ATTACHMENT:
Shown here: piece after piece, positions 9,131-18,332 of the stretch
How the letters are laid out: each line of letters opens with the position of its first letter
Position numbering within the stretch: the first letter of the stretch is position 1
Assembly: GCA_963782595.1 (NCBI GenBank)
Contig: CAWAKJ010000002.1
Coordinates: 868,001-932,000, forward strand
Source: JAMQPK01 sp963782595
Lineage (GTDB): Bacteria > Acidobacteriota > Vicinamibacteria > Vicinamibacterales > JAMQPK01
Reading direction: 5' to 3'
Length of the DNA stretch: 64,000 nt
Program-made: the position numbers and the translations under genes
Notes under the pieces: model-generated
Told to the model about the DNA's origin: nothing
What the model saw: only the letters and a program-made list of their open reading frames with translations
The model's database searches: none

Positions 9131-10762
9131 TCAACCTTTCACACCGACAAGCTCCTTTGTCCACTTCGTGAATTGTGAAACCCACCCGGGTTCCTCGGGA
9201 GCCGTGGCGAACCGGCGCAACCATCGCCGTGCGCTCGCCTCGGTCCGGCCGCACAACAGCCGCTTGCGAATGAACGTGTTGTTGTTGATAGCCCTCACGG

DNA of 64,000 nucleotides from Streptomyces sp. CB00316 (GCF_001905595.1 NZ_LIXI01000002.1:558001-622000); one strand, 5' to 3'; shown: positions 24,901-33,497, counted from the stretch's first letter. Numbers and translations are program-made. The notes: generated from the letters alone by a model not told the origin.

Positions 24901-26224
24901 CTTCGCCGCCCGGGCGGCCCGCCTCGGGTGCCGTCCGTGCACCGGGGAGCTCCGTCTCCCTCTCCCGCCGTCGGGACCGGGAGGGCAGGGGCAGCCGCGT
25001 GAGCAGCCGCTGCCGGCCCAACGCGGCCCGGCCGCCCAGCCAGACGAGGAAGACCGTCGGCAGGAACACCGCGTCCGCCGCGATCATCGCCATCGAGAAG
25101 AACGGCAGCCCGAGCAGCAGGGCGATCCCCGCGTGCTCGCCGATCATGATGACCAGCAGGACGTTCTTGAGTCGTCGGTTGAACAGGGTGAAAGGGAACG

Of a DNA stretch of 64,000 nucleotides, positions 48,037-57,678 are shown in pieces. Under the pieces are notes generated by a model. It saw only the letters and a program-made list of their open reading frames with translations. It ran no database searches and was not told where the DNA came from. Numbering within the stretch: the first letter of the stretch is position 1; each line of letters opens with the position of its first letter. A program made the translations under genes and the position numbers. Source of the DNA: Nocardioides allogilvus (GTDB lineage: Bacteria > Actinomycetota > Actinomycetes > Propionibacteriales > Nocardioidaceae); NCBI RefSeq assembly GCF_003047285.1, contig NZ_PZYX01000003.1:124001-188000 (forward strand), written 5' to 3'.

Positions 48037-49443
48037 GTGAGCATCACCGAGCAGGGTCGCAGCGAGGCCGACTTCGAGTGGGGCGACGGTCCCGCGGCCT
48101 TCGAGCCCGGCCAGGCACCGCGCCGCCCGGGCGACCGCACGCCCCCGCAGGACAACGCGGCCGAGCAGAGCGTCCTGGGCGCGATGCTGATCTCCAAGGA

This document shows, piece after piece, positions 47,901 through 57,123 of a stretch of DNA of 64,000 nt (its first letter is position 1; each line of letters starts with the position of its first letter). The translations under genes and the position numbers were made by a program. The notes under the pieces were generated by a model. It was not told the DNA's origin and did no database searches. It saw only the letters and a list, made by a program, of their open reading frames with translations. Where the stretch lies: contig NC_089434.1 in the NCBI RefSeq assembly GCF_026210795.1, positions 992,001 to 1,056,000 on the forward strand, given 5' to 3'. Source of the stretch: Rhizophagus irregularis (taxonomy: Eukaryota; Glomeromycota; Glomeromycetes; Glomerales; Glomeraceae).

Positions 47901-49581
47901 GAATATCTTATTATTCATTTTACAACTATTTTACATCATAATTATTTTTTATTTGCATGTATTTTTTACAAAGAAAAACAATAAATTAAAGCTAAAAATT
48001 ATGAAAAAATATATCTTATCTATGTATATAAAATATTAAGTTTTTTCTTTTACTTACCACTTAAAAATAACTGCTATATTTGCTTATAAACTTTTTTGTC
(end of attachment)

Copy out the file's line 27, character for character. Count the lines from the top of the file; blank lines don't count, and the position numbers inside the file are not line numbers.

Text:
48101 TCGAGCCCGGCCAGGCACCGCGCCGCCCGGGCGACCGCACGCCCCCGCAGGACAACGCGGCCGAGCAGAGCGTCCTGGGCGCGATGCTGATCTCCAAGGA